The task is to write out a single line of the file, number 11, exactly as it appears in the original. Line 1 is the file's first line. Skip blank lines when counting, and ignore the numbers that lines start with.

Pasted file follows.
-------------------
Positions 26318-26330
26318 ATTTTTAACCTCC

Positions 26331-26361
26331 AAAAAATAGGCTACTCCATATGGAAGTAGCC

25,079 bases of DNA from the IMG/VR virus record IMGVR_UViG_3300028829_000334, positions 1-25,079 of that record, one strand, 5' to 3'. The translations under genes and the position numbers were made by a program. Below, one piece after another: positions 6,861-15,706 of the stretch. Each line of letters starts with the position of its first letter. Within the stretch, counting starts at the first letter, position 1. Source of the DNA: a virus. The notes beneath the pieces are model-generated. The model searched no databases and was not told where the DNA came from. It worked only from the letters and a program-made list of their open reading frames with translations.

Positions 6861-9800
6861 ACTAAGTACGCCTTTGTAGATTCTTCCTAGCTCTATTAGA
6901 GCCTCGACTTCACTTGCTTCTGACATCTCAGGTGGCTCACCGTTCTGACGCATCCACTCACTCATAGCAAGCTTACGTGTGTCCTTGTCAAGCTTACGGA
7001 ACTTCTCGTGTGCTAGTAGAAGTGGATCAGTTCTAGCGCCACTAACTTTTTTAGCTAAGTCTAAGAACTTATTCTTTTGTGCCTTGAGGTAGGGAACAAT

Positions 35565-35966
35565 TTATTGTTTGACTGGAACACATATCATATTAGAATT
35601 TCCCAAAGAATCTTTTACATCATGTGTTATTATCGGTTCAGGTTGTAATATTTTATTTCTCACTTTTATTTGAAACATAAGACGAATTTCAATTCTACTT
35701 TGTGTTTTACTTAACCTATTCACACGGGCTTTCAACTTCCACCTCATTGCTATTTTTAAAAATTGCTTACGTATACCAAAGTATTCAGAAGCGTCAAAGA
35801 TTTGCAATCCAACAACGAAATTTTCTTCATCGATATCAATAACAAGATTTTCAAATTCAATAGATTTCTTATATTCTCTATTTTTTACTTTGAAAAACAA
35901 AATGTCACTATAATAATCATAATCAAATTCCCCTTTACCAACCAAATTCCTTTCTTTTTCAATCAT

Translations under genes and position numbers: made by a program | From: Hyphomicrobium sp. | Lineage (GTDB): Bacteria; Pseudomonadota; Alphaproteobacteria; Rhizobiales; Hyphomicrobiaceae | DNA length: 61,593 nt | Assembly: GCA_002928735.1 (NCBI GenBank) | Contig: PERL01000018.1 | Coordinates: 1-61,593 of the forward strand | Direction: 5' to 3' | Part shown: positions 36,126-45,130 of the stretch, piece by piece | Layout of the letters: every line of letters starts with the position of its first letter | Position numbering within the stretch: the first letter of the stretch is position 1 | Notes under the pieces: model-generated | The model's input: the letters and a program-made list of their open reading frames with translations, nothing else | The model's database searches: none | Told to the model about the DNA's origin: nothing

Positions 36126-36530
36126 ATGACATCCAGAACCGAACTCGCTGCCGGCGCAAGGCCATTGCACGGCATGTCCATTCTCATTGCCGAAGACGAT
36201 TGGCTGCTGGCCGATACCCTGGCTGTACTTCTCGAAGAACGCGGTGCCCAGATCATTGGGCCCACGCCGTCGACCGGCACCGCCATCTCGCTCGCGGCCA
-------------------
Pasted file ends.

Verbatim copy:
35565 TTATTGTTTGACTGGAACACATATCATATTAGAATT